Jul 18, 2019 / 14:22 pm
In the wake of reports of financial and sexual misconduct on the part of former Bishop Michael Bransfield, the Diocese of Wheeling-Charleston in West Virginia announced several new financial policies and procedures for increased transparency.
These new policies include the use of a new third-party auditing firm which will audit the diocese and publish the findings annually, the expansion and strengthening of the diocesan finance council, and the dissolution of the discretionary “Bishop’s Fund,” among other changes.
In a July 17 letter, Archbishop William Lori of Baltimore, who serves as Apostolic Administrator of Wheeling-Charleston, announced the financial policy changes, which were decided at a meeting with the diocese’s finance council.
“From my visits and communications with people from throughout the Diocese I clearly understand that the Church has a long way to go to regain your confidence and trust,” he said.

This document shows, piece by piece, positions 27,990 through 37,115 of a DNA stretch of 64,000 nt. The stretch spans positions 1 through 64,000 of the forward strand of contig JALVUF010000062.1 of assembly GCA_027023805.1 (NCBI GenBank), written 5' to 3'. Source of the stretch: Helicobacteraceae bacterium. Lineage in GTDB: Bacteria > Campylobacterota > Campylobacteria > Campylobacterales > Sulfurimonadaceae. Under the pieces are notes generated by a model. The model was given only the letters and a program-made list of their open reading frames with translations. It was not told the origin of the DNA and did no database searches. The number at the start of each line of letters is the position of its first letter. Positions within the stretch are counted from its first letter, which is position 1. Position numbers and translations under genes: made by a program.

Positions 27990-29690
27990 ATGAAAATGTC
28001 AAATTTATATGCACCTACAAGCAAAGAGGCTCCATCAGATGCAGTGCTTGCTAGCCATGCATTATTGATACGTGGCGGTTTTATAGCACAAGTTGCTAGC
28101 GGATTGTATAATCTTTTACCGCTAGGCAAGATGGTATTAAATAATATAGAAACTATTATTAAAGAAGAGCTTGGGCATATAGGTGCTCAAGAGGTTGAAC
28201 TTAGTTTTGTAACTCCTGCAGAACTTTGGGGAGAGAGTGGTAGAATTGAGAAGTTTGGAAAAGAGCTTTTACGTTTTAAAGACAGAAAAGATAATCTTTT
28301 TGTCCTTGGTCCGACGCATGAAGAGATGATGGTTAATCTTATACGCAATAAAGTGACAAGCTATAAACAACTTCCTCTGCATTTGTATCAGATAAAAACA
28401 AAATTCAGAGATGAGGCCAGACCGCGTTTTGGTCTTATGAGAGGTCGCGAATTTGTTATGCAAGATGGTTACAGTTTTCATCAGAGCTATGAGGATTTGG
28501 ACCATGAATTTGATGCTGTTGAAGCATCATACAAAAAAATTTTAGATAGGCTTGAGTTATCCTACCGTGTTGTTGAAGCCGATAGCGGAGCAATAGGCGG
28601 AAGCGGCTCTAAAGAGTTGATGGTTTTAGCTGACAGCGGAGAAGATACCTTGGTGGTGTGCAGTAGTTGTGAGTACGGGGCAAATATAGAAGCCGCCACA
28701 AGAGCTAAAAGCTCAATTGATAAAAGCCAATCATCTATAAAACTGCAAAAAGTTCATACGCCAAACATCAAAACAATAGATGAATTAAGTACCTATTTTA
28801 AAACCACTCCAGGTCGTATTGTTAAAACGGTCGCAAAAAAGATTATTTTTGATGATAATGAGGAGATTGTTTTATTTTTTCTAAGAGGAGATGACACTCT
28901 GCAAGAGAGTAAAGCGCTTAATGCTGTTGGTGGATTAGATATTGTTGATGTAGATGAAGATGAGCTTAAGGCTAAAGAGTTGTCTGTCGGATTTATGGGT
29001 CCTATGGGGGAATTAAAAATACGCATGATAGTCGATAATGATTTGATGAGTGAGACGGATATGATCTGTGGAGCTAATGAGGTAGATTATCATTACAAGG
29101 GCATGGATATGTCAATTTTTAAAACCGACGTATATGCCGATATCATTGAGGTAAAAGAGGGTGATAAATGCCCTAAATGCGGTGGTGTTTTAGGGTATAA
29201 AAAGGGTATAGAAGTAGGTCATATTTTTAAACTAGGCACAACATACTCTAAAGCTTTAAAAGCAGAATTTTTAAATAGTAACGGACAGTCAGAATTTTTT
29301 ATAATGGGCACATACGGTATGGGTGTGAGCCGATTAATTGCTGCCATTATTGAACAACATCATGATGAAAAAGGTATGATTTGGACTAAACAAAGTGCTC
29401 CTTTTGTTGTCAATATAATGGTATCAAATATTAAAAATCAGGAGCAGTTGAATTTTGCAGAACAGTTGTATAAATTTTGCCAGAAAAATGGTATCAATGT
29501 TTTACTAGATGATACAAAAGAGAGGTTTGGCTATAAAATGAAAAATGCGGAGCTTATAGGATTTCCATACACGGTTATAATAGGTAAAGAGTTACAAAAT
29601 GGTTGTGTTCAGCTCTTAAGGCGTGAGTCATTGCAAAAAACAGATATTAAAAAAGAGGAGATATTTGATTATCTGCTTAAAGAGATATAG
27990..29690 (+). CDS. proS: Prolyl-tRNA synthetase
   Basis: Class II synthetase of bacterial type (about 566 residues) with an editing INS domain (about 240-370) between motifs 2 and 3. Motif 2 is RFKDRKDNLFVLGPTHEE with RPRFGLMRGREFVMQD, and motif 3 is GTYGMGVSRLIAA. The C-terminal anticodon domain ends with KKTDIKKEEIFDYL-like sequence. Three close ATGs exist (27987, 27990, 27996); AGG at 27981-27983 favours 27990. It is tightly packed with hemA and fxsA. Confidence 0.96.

The reports about Bransfield’s “excessive spending and extravagant lifestyle,” as well as sexual misconduct, Lori said, have caused “great pain and caused many to rightly ask: How could such behavior go unchecked for so long a time? Is there a process in place to check a bishop’s behavior when he takes advantage of his co-workers or when he misuses diocesan funds that should be dedicated to the Church’s mission?”
“These are questions that must be addressed not only in West Virginia but also in the wider Church,” Lori added.
Lori was named apostolic administrator of Wheeling-Charleston in September 2018 by Pope Francis, following a series of allegations made against Bransfield including sexual and financial misconduct.
According to reports made public by the Washington Post, Bransfield used diocesan money to fund an extravagant lifestyle, including luxurious personal travel, a multi-million dollar home renovation, large monthly amounts spent on alcohol and fresh flowers, and large financial “gifts” to other members of the clergy.